If you’re cleaning a lot of vintage collectable records that need a little love and attention, the relatively new addition of GrooveWasher’s stronger G3 record cleaner will be music to your ears.
G3 retains a very similar formula to their flagship (and original G2 fluid). G3 contains a higher concentration of the ingredients that do the heavy lifting when it comes to record cleaning. (For those who want to know, that’s the emulsifiers and surfactants that help dissolve greasy fingerprints and hold dust and dirt in suspension so you can remove it from the groove).
This stronger formula adds extra cleaning power for when you need it most, but you’ll need to apply a second rinse stage using distilled water or GrooveWasher’s G3 Rinse.
Type of Record Cleaner: Cleaning Fluid & Rinse | Pros: Very effective at cleaning dirty vintage records | Cons: Requires a second rinse stage
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Vinyl Revival Record Cleaning Kit
Before making the switch to GrooveWasher, Vinyl Revival was my main record cleaning fluid, and I can still recommend it to any UK-based record collectors looking for a safe and easily obtained record cleaning kit. (Apologies to our many US subscribers, this one’s not available state-side).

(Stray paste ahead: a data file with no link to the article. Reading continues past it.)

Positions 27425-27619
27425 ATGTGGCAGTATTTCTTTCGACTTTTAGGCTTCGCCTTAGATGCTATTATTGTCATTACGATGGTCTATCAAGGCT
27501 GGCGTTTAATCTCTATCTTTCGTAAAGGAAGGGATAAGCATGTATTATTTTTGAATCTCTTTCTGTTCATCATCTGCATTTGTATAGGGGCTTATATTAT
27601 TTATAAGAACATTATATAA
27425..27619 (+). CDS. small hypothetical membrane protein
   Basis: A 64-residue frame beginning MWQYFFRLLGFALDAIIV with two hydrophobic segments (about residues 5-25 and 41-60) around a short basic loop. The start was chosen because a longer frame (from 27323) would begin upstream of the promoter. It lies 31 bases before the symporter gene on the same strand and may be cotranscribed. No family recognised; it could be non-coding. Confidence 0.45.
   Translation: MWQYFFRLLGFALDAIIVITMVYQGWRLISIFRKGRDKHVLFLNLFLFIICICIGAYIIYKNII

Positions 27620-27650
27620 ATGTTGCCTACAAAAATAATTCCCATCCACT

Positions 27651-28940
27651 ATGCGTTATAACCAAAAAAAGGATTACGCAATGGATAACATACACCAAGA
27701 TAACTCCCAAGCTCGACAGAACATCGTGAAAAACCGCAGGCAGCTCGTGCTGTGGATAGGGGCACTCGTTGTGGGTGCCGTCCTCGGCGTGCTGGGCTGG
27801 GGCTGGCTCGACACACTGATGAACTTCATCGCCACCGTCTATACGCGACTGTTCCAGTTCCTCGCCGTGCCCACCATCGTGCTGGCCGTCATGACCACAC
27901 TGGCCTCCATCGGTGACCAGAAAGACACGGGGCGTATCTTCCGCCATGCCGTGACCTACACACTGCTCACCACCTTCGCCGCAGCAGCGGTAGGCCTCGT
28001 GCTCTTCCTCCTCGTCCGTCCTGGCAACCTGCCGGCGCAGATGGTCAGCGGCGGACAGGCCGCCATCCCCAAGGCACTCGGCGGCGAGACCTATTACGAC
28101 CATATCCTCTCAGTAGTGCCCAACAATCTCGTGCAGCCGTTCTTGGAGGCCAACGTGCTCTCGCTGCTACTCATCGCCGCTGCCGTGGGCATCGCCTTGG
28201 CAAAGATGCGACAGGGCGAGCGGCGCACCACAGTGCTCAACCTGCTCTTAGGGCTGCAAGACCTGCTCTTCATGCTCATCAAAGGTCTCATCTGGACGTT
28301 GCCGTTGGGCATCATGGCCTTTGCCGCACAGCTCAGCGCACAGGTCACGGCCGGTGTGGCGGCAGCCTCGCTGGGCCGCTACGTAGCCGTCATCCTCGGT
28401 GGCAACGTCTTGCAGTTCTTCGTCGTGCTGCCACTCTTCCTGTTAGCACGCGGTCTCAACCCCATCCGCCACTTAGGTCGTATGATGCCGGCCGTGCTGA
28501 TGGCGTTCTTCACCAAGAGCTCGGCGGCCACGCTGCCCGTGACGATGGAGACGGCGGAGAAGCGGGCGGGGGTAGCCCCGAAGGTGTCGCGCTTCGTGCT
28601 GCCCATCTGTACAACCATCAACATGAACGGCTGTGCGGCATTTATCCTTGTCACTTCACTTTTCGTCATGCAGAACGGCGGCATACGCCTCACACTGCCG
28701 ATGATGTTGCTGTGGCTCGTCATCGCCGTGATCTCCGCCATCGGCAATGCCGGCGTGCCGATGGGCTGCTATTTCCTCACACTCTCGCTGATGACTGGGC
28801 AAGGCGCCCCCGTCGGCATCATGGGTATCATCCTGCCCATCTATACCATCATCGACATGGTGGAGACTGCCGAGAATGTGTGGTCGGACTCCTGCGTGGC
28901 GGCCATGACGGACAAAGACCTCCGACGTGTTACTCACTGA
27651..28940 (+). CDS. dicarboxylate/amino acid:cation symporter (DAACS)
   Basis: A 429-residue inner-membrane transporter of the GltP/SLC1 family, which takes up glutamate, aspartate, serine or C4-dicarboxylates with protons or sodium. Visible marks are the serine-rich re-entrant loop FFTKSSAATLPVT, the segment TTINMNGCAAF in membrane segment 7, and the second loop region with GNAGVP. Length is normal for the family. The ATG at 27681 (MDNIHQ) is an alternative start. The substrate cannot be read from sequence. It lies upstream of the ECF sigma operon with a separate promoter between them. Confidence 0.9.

It’s another alcohol-free record cleaner that is safe to use on all record types. It does a good job of cleaning your records, but does require a secondary rinse step.
Type of Record Cleaner: Fluid & Kit | Pros: Safe on all record types | Cons: Requires a second rinse stage
SpinClean Record Washer
The SpinClean Record Washer is one of the best vinyl record cleaning kits for those cleaning a lot of records on a budget.
Many imitators have come to the market in recent years, but I still trust the SpinClean as the original record bath that includes a very safe alcohol-free record cleaning solution.